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Subsurface Mapping Introduction. Objectives of subsurface mapping Methods Before you start.

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Presentation on theme: "Subsurface Mapping Introduction. Objectives of subsurface mapping Methods Before you start."— Presentation transcript:

1 Subsurface Mapping Introduction

2 Objectives of subsurface mapping Methods Before you start

3 Objectives Most of the Earth’s structure and stratigraphy are hidden Structure/stratigraphy may host features of economic or academic importance Need to be able to map/interpret the subsurface

4 Objectives Petroleum industry Explore for and develop oil and natural gas reserves Mining Explore for and develop minerals and other economic deposits Groundwater Explore for and develop groundwater

5 Objectives Waste disposal Find suitable repositories for waste Environmental remediation Geotechnical engineering Locate and map the distribution of layers with specific properties Academic studies Structure, stratigraphy Etc.

6 Objectives This course: focus on petroleum Why? Methods applicable to other fields Best datasets

7 Objectives Develop the most reasonable subsurface interpretation(s) for the area being studied, even in areas where the data are sparse or absent Integration of different types of data Interpretations used to direct future exploration & development

8 Methods Wireline logs Core, cuttings (“samples”) Seismic data (2-D, 3-D) Potential field data (gravity, aeromag) Ground-penetrating radar Engineering data (fluids, pressures, etc.) Previous reports Etc.





13 Geophysical logs used in groundwater studies

14 Geotechnical borehole logs



17 Air Guns StreamerTail buoy Marine seismic vessels typically tow arrays of air guns and streamers containing hydrophones a few meters below the surface of the water.

18 Messinian Salt – Mediterranean Sea Courtesy TGS-Nopec Salt

19 Vibroseis Operations - Algeria Courtesy François Gauthier

20 Dip panels Waiting on 84wy314 Courtesy Anadarko Mapping Faults Using Dip Panels in Thrust Regimes

21 Seismic Cube Slicing and Dicing to Extract Geologic Information Timeslices

22 Methods Previous reports Paper copies of data (analog) Digital data: computer-based interpretations



25 Methods Caveat: Without understanding what you’re doing, you’ll get a wrong answer. Working with computers, you’ll get a wrong answer at light speed (but it may be good-looking!).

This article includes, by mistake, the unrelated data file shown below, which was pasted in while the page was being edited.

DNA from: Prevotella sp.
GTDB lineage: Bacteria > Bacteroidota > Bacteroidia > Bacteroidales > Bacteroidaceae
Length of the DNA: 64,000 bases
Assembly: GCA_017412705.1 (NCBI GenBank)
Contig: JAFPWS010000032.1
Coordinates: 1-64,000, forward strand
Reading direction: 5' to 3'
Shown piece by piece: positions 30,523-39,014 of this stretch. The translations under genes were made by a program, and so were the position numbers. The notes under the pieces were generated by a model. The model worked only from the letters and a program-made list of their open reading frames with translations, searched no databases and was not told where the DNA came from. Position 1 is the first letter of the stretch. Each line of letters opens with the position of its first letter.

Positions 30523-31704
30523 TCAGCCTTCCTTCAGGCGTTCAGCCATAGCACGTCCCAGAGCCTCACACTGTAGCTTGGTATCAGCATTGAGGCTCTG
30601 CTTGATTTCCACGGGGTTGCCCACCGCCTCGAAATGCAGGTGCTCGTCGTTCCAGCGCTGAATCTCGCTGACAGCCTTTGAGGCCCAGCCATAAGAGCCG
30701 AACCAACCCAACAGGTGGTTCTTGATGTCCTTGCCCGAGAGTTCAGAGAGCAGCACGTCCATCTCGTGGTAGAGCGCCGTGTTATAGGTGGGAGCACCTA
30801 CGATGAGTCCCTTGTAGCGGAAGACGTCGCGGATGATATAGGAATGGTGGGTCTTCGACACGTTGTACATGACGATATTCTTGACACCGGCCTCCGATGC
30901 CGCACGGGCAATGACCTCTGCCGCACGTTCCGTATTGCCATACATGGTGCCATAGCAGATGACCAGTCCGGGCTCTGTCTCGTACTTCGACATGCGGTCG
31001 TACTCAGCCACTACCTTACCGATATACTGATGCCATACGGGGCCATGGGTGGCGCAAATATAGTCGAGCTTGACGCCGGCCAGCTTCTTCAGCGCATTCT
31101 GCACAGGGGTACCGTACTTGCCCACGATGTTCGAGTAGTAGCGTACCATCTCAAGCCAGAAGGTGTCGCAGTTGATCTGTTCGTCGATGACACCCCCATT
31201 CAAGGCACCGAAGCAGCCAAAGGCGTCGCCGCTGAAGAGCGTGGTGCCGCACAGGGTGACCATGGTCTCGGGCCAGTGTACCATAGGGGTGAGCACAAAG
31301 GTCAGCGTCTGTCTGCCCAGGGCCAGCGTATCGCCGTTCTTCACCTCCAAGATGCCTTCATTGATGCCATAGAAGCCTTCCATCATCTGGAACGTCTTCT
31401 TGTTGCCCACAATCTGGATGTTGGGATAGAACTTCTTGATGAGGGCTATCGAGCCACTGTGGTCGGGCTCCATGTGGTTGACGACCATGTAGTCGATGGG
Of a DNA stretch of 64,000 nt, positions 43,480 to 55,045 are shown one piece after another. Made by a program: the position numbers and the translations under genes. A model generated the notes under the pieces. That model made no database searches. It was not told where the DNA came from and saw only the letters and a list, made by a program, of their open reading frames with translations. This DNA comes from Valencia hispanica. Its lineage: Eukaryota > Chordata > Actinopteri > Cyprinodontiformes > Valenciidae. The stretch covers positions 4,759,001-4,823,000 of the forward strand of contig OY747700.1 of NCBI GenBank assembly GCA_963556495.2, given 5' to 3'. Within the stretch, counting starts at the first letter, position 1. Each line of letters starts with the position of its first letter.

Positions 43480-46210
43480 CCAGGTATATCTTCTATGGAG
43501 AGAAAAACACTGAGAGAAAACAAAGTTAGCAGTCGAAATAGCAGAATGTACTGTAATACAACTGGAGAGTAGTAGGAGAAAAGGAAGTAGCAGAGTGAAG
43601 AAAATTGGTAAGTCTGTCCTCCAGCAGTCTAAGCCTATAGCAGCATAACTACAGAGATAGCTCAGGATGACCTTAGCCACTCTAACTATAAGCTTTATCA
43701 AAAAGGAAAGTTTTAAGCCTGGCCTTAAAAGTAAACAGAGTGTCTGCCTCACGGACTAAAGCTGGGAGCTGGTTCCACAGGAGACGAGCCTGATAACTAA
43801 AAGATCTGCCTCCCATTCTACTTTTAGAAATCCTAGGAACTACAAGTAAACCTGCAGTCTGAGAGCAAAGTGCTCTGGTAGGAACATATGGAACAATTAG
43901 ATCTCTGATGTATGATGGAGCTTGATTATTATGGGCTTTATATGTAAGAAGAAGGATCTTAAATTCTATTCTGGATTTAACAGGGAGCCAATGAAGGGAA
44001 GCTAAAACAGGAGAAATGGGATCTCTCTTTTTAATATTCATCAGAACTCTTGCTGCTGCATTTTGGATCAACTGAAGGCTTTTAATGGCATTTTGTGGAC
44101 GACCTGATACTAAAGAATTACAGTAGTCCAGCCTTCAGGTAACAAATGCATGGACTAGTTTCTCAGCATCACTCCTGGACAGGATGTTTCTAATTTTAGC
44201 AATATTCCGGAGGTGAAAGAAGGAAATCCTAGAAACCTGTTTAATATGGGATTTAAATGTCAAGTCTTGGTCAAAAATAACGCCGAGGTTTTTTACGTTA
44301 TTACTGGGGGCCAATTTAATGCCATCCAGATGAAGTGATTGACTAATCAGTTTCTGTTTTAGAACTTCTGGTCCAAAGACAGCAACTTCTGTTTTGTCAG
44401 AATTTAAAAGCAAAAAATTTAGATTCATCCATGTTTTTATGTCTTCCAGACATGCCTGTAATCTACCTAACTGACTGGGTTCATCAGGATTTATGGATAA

26 Methods Interpretations (maps, etc.) are working hypotheses, never “final” May need to update, revise as new data become available Easier with digital data Applies to ANY branch of (Earth) Science!!!

27 Collect Data Interpret Data Drill Collect Data Interpret Data Drill


29 Before you start… Need clear definition of objectives Structure? Stratigraphy? Exploration? Development? Etc. Without knowing where you’re going, you’re unlikely to get there…

30 Before you start… Need good understanding of structural geology, stratigraphy and other related fields The more geology one knows, the more reasonable the resulting interpretation Need good understanding of physical basis for any geophysical methods being used


32 Prestack Depth Migration Example Subsalt – Offshore GOM


34 Before you start… Use correct mapping techniques and methods Prepare reasonable subsurface maps and cross-sections “Maps and cross-sections are the primary vehicles used to organize, interpret and present available subsurface information” Digital products (e.g., volumes) becoming more common



37 Geocellular model: Each cube is assigned initial properties (porosity, permeability, fluid saturation etc.)

38 3D display of georeferenced scanned images of collar locations, geological cross-sections, integrated with drillholes displaying assay concentrations, and magnetic and gravity modeled bodies.

39 Before you start… Need to define fault behaviour in 3-D Faults may have important affects on location, movement of fluids Show location of faults on maps, but also map fault surfaces May need to do structural reconstruction to validate accuracy of fault interpretations

40 A 2-D expression of a fault

41 Twiss and Moores, 1992 Faults are 3-D features

42 Fault visualization (Hart et al., 2001)

43 Fault visualization (Sagan and Hart, in press)

44 Courtesy Midland Valley

45 Before you start… All subsurface data need to be used to develop a reasonable and accurate subsurface interpretation Geologic (including paleontologic), geophysical, engineering Attention to resolution, accuracy of each type Integration of different types of data results in more robust interpretation

46 Before you start… Need to document the work done. Lots of data likely to be collected and/or generated – document in a format that may be referenced, used, revised People working on project may change, may want to “revisit” work many years after it is done Electronic media (PowerPoint files, hypertext documents, etc.) good vehicles – especially when working with digital data

47 Really great stuff Fred, but how did you generate it? Ummm….

48 Summary Subsurface mapping of important economic & fundamental importance Push towards digital, computer-based interpretation Need to understand fundamentals – geology, geophysics Integration of different types of data results in more robust interpretation

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